Rheumatic immune-related adverse events can start at almost any time after the commencement after immune checkpoint inhibitor immunotherapy for cancer, and are liable to persist long after the immunotherapy has ceased, according to data presented at ACR 2019 in Atlanta, Georgia.
The use of immune checkpoint inhibitor immunotherapy has continued to escalate across cancer streams, and it is therefore unsurprising that previous predictions of a large burden on rheumatologists of rheumatic immune-related adverse events (irAEs) appear prescient.
Data from ACR 2019 has further supported the importance of rheumatic irAEs for both rheumatologists and oncologists. Work from Caoilfhionn Connolly and colleagues from Johns Hopkins Hospital demonstrated that most inflammatory arthritis irAE patients had moderate to high disease activity. Furthermore, Michael Richter of the University of Washington, and colleagues from the Mayo Clinic, presented data further supporting the increasingly recognised link between rheumatic irAEs and oncological response to immunotherapy.
While some of these observations may hold true for non-rheumatic irAEs, it is also quickly becoming evident that some of the practical considerations surrounding rheumatic irAE care appear to be different to those of other irAEs. Most non-rheumatic irAEs occur in the first few months following initiation of immunotherapy, and disappear with withdrawal of the immunotherapy, whether that be on the basis of the irAE itself, or a lack of efficacy in that patient. Data from two sets of investigators presented at ACR 2019 affirms the long-held proposition amongst rheumatologists that neither of these paradigms can be said to hold true for rheumatic irAEs.
Céline Anquetil, from Sorbonne Université in Paris, presented data related to rheumatic irAEs extracted from VigiBase, the WHO global pharmacovigilance database of spontaneous adverse drug reaction reports. Rhematic adverse event reporting for checkpoint inhibitor immunotherapy was captured for polymyalgia rheumatica (ROR 14.6), sarcoidosis (ROR 9.6), Sjogren’s syndrome (ROR 6.9), and myositis (ROR 4.9), as well as for arthritis.
Importantly, however, Dr. Anquetil and colleagues observed that rheumatic adverse events commenced throughout the first twelve months following immunotherapy initiation, and occasionally beyond this. For patients who receive checkpoint inhibitor immunotherapy, and the oncologists that treat them, the implications are clear: there is no point at which they are safely clear from rheumatic irAEs, culpable symptoms cannot be dismissed and should involve consultation with a rheumatologist.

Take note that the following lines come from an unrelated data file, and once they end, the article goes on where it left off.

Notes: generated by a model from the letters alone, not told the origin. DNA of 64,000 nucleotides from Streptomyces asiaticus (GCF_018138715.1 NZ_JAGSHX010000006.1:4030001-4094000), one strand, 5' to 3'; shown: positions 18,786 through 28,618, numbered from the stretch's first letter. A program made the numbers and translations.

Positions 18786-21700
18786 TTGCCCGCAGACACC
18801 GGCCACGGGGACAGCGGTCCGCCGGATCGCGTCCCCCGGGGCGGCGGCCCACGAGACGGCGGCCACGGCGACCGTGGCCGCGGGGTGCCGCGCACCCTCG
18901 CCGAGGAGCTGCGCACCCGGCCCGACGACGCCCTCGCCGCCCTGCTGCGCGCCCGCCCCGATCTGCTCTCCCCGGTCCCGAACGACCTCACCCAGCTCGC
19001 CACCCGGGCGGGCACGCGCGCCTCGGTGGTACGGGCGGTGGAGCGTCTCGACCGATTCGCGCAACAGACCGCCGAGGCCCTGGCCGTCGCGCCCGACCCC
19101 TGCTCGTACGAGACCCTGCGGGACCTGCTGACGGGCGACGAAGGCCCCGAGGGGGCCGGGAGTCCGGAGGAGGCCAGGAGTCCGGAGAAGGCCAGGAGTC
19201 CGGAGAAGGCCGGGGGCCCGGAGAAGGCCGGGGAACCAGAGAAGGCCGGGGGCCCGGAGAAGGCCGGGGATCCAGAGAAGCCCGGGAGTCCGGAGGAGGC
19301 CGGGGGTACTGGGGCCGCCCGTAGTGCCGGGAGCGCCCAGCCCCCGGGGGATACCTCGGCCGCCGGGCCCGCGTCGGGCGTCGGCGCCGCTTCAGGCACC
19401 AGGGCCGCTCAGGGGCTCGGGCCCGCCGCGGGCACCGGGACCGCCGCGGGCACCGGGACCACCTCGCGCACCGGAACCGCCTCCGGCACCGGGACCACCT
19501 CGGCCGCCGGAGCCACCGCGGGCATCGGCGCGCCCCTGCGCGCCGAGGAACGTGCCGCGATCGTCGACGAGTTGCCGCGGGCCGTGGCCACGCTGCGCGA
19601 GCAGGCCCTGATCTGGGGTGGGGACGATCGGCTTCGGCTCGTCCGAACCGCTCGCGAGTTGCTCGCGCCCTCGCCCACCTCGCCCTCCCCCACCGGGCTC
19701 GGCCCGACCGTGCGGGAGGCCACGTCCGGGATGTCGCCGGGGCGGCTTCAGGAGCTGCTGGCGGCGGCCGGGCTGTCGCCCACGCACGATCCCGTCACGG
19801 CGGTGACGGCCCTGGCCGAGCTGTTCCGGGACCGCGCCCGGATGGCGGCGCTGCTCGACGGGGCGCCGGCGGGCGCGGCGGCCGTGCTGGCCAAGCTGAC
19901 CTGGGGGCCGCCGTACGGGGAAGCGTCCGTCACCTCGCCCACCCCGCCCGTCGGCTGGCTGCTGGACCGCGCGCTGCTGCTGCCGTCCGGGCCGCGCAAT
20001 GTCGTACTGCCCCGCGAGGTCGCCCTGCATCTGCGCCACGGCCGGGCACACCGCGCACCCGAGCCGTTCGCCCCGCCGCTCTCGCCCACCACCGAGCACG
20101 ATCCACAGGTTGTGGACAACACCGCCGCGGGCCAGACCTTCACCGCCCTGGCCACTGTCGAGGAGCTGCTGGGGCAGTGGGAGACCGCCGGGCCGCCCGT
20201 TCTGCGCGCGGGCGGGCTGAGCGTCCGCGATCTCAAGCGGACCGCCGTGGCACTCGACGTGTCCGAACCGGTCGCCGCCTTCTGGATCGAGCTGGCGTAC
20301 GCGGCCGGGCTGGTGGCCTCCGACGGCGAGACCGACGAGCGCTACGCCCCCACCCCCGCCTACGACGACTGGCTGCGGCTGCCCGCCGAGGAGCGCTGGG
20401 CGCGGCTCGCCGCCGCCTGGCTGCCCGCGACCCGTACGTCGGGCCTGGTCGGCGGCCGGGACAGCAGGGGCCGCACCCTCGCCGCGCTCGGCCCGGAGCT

Ceasing immunotherapy also appears insufficient to cure affected patients of their rheumatic irAEs. Tawnie Braaten, from Johns Hopkins Hospital, presented data examining patients who ceased immunotherapy in her arthritis center’s cohort. Of the 41 inflammatory arthritis irAE patients who survived six months post-immunotherapy cessation, 20 patients (48.8%) still had active arthritis, and 14 patients had active arthritis at last follow-up. Patients who were given combination immunotherapy, or who had other irAEs, were more likely to have persistent arthritis, and analysis of oncological response non-significantly trended to favour patients with persistent arthritis.
These data suggest that rheumatic irAEs are a chronic disease requiring the same kind of follow-up as any chronic rheumatic disease, particularly in an era of long-term cancer survivorship. Gratifyingly, the data presented by Dr. Braaten suggest that rheumatic DMARDs do not appear to affect oncological outcomes in these patients, and it appears that rheumatologists will have a substantial role to play, using familiar tools to care for cancer survivors who have benefited from checkpoint inhibitor immunotherapy.
Braaten TJ, Brahmer JR, Forde PM, Le D, Lipson EJ, Naidoo J, Schollenberger M, Zheng L, Bingham Iii CO, Shah AA, Cappelli LC. ‘Immune checkpoint inhibitor-induced inflammatory arthritis persists after immunotherapy cessation’. Ann Rheum Dis. 2019 Sep 20. pii: annrheumdis-2019-216109. doi: 10.1136/annrheumdis-2019-216109. [Epub ahead of print]. https://www.ncbi.nlm.nih.gov/pubmed/31540935